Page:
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Bill Geiger, MA, is Editor of Muscle Insider. He was formerly Editor of Muscle & Fitness magazine (U.S.) for 14 years and Group Editorial Director of MuscleMag (Canada) and Reps. The California native also served as Senior Content Editor for three years with Bodybuilding.com, earning two Article of the Year honors from the website. Now living in Las Vegas, Bill received his bachelor’s degree with honors in economics from Occidental College in Los Angeles and his master’s in physical education from the University of Southern California. He has written over 1,000 training articles. He’s also covered college football and basketball as a sportswriter. His website is BillGeiger.US.
Extend Your Arm for Better Overload
It’s possible to make a given weight feel heavier—or lighter—by how close you hold it to your body. Here’s how that can adversely affect muscle gains.
When is a 40-pound dumbbell not 40 pounds? Yeah, that sounds like a trick question because, well, we’re not doing biceps curls on the moon. But humour me and take this test: Hold that weight with a neutral grip at chest height right next to you and then, after a couple of minutes’ rest, again at arm’s length. Hold each for 30 seconds. Was one harder than the other?
Something must be going on, and if you’re a student of physics, you likely know why. (And if you’re a bodybuilder who likes to use cheating form, you’ve likely discovered this one, too.) The fact is, holding a weight away from your body feels heavier than if you hold it close, even when it’s the exact same weight.
Here’s why. Load isn’t the sole factor determining the force that’s applied on your shoulder joint when holding up the weight; so too is a concept called torque. Torque essentially means that the force applied by the dumbbell on your shoulder joint is multiplied the further your arm is extended. This is sometimes referred to as having a longer lever arm.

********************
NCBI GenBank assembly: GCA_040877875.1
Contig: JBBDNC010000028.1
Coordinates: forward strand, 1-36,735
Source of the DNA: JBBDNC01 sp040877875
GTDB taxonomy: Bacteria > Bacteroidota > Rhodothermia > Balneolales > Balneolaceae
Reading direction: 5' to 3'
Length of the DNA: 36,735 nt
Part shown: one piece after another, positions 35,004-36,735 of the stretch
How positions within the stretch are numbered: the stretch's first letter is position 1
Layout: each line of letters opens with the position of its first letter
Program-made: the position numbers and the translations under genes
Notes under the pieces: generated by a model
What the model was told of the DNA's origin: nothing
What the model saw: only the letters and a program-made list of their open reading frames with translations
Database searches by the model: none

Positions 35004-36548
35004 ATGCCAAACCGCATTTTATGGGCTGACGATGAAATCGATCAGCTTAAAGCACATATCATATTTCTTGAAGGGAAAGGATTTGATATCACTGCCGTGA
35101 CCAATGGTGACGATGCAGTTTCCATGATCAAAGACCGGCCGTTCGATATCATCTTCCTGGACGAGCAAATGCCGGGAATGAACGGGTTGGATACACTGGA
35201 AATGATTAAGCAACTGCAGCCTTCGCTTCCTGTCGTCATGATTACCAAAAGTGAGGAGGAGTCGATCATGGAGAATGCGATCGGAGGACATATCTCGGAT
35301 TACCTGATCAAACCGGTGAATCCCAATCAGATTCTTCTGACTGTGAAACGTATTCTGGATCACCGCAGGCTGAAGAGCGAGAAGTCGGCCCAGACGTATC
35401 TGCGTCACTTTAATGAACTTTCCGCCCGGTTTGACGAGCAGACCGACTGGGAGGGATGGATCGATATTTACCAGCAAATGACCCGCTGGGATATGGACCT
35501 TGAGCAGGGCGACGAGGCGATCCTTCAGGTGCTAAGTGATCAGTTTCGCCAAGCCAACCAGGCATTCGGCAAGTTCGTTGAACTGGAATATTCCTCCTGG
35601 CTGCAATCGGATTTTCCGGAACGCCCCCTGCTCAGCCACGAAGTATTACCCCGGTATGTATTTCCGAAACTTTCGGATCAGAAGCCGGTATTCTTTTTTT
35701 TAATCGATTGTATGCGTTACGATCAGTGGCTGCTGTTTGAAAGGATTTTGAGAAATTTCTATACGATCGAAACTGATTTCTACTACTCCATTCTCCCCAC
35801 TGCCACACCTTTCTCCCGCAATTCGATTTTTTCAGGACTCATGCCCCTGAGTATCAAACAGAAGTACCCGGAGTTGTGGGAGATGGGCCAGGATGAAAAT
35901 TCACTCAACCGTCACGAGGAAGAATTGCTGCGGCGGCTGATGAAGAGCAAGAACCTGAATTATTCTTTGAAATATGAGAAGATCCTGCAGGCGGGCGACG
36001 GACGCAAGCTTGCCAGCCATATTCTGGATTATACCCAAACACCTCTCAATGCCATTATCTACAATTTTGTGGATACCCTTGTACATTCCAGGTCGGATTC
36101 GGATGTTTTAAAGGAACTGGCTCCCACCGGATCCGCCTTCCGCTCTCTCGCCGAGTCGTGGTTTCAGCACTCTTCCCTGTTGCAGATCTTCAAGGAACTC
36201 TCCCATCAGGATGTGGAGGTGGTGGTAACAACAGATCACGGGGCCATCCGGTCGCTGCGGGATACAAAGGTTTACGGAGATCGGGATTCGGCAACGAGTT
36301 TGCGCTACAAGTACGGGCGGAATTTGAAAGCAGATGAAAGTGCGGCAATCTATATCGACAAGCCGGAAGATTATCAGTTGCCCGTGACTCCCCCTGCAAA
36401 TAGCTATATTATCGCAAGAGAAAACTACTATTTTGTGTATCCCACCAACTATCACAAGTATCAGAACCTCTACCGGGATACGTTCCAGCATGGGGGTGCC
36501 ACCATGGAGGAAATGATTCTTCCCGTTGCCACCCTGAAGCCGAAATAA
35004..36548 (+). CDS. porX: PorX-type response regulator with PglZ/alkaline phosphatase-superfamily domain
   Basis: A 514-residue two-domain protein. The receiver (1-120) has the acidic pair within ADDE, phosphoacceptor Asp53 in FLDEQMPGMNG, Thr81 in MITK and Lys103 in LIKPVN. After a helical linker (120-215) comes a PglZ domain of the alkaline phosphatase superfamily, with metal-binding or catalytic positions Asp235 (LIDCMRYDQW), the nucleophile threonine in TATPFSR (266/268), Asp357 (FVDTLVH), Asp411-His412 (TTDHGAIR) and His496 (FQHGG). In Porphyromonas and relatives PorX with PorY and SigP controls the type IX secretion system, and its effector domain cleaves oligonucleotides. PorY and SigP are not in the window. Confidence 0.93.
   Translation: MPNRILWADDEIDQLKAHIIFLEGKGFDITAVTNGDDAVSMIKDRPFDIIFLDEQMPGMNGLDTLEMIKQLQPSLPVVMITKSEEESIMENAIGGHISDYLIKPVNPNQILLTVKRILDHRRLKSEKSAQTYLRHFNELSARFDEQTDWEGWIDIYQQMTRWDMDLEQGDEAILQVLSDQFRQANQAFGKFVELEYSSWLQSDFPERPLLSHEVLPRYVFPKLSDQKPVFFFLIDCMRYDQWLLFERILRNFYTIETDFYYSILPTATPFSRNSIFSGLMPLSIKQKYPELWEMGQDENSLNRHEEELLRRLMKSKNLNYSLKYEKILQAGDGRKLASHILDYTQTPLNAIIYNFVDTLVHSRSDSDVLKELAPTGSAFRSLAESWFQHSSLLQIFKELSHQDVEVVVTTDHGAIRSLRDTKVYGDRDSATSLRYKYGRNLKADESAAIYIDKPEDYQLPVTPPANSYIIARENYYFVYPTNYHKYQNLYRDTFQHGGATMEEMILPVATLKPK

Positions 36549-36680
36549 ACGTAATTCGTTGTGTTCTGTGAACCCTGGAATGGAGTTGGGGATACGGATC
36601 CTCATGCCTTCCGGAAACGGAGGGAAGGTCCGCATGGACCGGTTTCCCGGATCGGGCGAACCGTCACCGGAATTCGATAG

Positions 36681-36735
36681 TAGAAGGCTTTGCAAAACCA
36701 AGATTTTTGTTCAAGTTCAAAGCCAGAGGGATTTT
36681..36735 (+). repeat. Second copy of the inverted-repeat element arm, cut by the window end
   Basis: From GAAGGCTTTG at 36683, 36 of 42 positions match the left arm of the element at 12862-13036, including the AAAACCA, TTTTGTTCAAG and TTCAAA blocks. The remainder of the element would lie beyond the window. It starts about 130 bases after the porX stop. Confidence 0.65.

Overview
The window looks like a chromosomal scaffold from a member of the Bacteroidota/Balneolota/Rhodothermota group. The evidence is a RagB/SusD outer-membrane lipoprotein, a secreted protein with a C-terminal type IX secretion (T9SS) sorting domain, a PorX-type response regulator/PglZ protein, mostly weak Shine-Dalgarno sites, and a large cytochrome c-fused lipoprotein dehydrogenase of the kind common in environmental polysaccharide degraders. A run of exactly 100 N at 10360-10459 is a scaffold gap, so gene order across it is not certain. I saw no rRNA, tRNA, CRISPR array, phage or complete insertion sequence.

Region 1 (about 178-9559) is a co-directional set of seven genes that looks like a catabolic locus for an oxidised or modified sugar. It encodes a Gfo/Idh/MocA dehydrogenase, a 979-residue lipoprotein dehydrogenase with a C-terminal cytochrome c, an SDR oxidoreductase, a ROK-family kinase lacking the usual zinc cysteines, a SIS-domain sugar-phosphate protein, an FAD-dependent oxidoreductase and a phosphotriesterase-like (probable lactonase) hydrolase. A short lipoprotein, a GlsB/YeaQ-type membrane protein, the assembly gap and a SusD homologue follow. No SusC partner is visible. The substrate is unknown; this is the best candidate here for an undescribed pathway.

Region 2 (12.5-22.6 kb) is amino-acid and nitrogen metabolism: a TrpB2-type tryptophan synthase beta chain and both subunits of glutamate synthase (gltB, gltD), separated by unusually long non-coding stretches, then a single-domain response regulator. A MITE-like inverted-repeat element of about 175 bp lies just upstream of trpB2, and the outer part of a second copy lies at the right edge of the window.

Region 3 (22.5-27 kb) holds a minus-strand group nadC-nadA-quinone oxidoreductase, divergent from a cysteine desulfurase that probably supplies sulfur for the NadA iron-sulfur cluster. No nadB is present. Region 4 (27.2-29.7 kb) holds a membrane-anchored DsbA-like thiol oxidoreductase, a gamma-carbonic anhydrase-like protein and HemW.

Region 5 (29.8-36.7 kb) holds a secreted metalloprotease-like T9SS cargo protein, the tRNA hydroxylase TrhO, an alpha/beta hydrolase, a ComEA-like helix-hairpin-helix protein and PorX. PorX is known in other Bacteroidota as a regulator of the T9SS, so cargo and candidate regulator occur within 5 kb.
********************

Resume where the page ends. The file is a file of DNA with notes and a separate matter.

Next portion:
For single-joint movements such as front or lateral raises, shortening the distance the weight is from your body, as when holding your arm in an L position, makes the movement easier than if you keep it almost straight. Anyone who in fact does these exercises with highly bent arms has found a shortcut to making the movement easier—all the while convincing themselves they can handle the heavier load.
There’s plenty of evidence of this concept in action at the gym among trainers who do lateral-raise or front-raise movements with highly bent arms. (Don’t confuse this with bendingor extendingthe elbow duringthe motion but, rather, keeping the elbow highly bent for the duration of the set.) If you’ve always locked a very slight bend in your elbows and suddenly switch to the highly bent version, you may convince yourself you’ve gained strength and are in need of greater resistance when in fact all you’ve done is found an easier way to execute the motion. In fact, gym bros often find ways to do exercises without really having to lift heavier weights, a sight that surely looks good in the mirror.
This same concept regarding lever length also comes into play on leg day, especially with exercises such as lying leg curls and leg extensions. Some machines have adjustable lever lengths, and it’s tempting to opt for the shorter one. But when you shorten it, meaning that the padded bar is higher up and closer to your knees rather than farther down by your feet, you also affect torque and the resultant force on the target muscle group.
As far as dedicated hardcore lifters are concerned, there’s never a good reason to make an exercise easier. You grow by increasing the overload, not reducing it.
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